Bartiromo and Couric are not all that different from a career point of view. Each has built her own respective media empire and is responsible for making her name into a more of a brand. But what do their career moves mean for the parent companies? 

For its part, Comcast, owner of NBC Universal including CNBC, saw its revenue fall 2.4% in the third quarter to $16.2 billion amid tough comps versus the year-ago quarter due to last year's London Olympics. Meanwhile the cable division, which includes CNBC, generated a 4% year-over-year revenue increase to $2.2 billion.

Yahoo!, meanwhile, hopes that Couric will add a measure of "stickiness" among its users, so visitors will become more engaged with the website, and that she will help to attract Internet video advertising, a $7.6 billion market that has higher margins than traditional text-based ads.

Display ads, which comprise some 40% of Yahoo!'s revenue, is an area in which the company has been lagging. Meanwhile, the market opportunity for video ads is expected to nearly double from less than 8% of U.S. digital ad revenue in 2012 to 14.5% by 2016, according to eMarketer cited in Bloomberg. Whether or not Couric is the right bet by Yahoo! to capture a piece of the pie remains to be seen. 

One thing is for sure -- it is putting a lot of pressure on Couric, who hasn't always lived up to bullish expectations in the past. As for the Couric and Bartiromo legacies, they seem to left their mark regardless of any potential career missteps along the way.

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Read/Post Comments (6) | Recommend This Article (4)

Comments from our Foolish Readers

Help us keep this a respectfully Foolish area! This is a place for our readers to discuss, debate, and learn more about the Foolish investing topic you read about above. Help us keep it clean and safe. If you believe a comment is abusive or otherwise violates our Fool's Rules, please report it via the Report this Comment Report this Comment icon found on every comment.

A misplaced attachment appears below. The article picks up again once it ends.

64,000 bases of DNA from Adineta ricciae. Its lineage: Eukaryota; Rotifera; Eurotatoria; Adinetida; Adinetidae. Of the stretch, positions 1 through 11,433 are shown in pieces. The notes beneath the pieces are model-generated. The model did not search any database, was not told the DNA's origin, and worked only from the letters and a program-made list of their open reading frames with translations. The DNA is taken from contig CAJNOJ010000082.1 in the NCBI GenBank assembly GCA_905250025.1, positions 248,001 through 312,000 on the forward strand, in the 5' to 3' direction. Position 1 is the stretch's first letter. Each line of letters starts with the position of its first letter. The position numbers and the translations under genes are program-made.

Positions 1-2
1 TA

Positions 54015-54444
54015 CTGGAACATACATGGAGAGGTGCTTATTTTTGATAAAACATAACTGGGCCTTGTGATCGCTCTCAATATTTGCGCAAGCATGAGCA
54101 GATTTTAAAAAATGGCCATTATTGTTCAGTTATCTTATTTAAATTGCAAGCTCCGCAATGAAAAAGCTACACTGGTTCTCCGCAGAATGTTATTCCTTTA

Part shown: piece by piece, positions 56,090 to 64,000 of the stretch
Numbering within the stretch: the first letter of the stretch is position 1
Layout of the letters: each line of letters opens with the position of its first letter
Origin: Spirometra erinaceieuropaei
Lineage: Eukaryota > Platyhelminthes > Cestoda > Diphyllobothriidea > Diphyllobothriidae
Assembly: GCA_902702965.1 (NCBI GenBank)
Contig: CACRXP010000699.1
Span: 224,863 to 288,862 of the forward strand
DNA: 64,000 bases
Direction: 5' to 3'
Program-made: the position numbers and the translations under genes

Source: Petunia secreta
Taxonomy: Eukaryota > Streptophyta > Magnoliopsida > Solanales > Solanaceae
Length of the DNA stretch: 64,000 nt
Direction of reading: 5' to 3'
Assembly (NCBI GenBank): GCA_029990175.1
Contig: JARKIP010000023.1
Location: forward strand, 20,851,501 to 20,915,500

• Report this Comment On December 03, 2013, at 9:47 AM, jasjfarrell wrote:

    Maria will do just fine on Fox.

  • Report this Comment On December 03, 2013, at 1:11 PM, Psychoderelict wrote:

    More interesting question, 'Why is Matt Lauer still employed'?

  • Report this Comment On December 03, 2013, at 2:10 PM, Total06110 wrote:

    Maria's star is shining, as she joins the most popular news network on television.

    Katie's star has been flushed, as she is now reduced to being a common blogger, little more than an unemployed baby-boomer sitting home in pajamas writing articles no one reads, splitting a can of cat food with her best friend.

  • Report this Comment On December 03, 2013, at 5:56 PM, Goldenboys wrote:

    My money's on Maria. She bright, very credible, very talented unlike the vapid, talentless Couric who has been pulling the wool over TV executive's eyes for years.

  • Report this Comment On December 04, 2013, at 8:36 AM, capt26thga wrote:

    I cant believe these people get paid these huge amounts of money. I havent seen one worth over 15 bucks an hour. The national networks try to turn news reporters into celebrities. I stopped watching them a long time ago. To much personal input into the news. Even here on the net reporters cant just tell you the news they have to put in there unwanted opinion. And thats the way it is...

  • Report this Comment On December 05, 2013, at 5:20 AM, twomuch2luz wrote:

    Skipping my Katie comments as she is a has been at this point. Maria didn't leave CNBC for a couple of million that they surely would have given her; she was very hard to work with and watching her was difficult as she made offhanded comments to co-workers and guests alike. I am pretty sure CNBC is glad to see her go like several of their past annoying anchors.